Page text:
• The child or family member’s school, a day program or other facility was unavailable or closed, or only open at certain times for certain persons, for reasons related to COVID-19.
  • The child or family member could not attend school, a day program or other facility because they (i) contracted or might have contracted COVID-19; (ii) were in isolation for reasons related to COVID-19; or (iii) would, in the opinion of a medical practitioner or nurse practitioner, be at risk of having serious health complications if they contracted COVID-19.
  • The person who usually cared for the child, or the care services normally provided to the family member at their place of residence were not available, for reasons related to COVID-19.

Expansion of the Canada Labour Code COVID-19 leave

Through Bill C-4, the Federal Government has also expanded the job-protected leave outlined in section 239.01 of the Canada Labour Code so that federally regulated employees may utilize the above replacement benefits if necessary.

Prior to Bill C-4, the COVID-19 leave introduced by the Federal Government on March 25, 2020 was scheduled to be repealed on October 1, 2020. In its place, starting on October 1, 2020, the Code would be amended to introduce a 16-week quarantine leave under the Code’s existing medical leave provisions.

Bill C-4 postpones the introduction of the 16-week quarantine leave to September 26, 2021, the day after the CERB-replacement benefits end. Furthermore, the Code’s COVID-19 leave provision is not repealed, and will be replaced with revised COVID-19 leaves that mirror the CRSB and CRCB eligibility requirements, specifically:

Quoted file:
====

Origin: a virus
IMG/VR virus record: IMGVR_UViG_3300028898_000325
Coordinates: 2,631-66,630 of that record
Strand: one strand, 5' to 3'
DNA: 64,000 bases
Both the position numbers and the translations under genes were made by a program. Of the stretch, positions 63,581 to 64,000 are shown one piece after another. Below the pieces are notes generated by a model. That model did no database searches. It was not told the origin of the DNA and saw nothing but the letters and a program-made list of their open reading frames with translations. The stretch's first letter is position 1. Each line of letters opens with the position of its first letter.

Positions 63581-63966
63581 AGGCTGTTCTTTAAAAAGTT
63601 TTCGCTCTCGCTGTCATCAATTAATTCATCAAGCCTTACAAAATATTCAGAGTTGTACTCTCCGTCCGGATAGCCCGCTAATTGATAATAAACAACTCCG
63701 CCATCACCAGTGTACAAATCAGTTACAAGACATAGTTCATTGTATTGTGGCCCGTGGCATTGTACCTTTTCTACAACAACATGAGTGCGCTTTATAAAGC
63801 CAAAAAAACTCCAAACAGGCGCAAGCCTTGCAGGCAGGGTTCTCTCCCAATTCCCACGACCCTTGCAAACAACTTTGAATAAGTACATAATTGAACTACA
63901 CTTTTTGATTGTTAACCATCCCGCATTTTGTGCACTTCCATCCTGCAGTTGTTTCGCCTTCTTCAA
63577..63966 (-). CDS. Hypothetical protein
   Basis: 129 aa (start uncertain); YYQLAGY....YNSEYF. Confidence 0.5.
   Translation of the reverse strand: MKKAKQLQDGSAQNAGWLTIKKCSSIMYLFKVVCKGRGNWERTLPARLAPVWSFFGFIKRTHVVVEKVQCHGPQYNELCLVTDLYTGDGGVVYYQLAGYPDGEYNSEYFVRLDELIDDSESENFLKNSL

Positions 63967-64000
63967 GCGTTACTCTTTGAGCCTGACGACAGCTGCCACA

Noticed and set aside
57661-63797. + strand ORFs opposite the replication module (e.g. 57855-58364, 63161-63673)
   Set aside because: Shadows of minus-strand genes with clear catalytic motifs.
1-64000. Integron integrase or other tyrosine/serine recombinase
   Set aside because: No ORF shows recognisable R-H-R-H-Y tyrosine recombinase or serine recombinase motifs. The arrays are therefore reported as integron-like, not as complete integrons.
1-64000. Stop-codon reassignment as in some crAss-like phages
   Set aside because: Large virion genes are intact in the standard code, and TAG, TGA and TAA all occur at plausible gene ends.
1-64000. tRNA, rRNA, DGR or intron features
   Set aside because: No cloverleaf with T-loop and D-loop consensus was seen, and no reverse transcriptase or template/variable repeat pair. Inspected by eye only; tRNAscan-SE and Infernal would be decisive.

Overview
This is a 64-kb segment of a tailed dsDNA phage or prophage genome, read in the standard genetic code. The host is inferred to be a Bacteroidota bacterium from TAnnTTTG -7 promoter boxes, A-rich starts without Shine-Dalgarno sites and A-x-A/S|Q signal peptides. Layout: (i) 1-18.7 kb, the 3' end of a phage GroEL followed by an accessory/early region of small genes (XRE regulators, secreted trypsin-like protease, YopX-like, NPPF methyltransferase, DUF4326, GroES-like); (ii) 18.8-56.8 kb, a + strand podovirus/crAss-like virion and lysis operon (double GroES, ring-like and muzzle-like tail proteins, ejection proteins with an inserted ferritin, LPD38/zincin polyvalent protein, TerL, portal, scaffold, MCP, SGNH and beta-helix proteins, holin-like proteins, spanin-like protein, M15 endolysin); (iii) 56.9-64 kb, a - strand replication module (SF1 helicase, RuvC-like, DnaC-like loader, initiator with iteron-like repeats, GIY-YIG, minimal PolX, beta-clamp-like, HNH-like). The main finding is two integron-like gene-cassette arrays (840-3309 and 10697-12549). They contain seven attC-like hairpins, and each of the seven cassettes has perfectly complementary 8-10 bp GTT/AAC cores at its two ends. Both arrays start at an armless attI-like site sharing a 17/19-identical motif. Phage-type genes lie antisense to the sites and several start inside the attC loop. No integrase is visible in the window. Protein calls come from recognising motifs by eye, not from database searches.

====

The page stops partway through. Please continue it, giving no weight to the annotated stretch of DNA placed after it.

• Employees will be eligible for a leave of absence of up to 2 weeks if they are unable to work for the same reasons outlined under the CRSB above.  
  • Employees will be eligible for a leave of absence of up to 26 weeks if they are unable to work for the same reasons outlined under the CRCB above. Regardless of which circumstances apply to the employee, the aggregate amount of leave an employee is entitled to take is not to exceed 26 weeks. Leave taken by an employee prior to October 1, 2020, i.e., under the previous COVID-19 leave provisions, do not count towards this aggregate amount. However, if two or more federally regulated employees reside in the same household, only one may take leave at a time and their aggregate amount of leave is to not exceed 26 weeks.   

We are ready to assist you

Bill C-4 introduces a number of substantial changes to the COVID-19 benefit landscape, and raises many questions for both provincially and federally regulated employers. We expect the Federal Government to offer more guidance on the CERB-replacement benefits and on the expansion of the Code’s COVID-19 leave in the coming weeks, and we will continue to monitor this situation.

If you have any questions, please do not hesitate to contact any member of our Employment and Labour team.


[1] https://parl.ca/DocumentViewer/en/43-2/bill/C-4/third-reading

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Larysa Workewych

About Larysa Workewych

Larysa Workewych is an associate in our Employment and Labour group. In her practice, Larysa advises employers in all areas of employment and labour law, including employment contracts and policies, terminations and wrongful dismissals, human rights and workplace accommodations, and employment standards.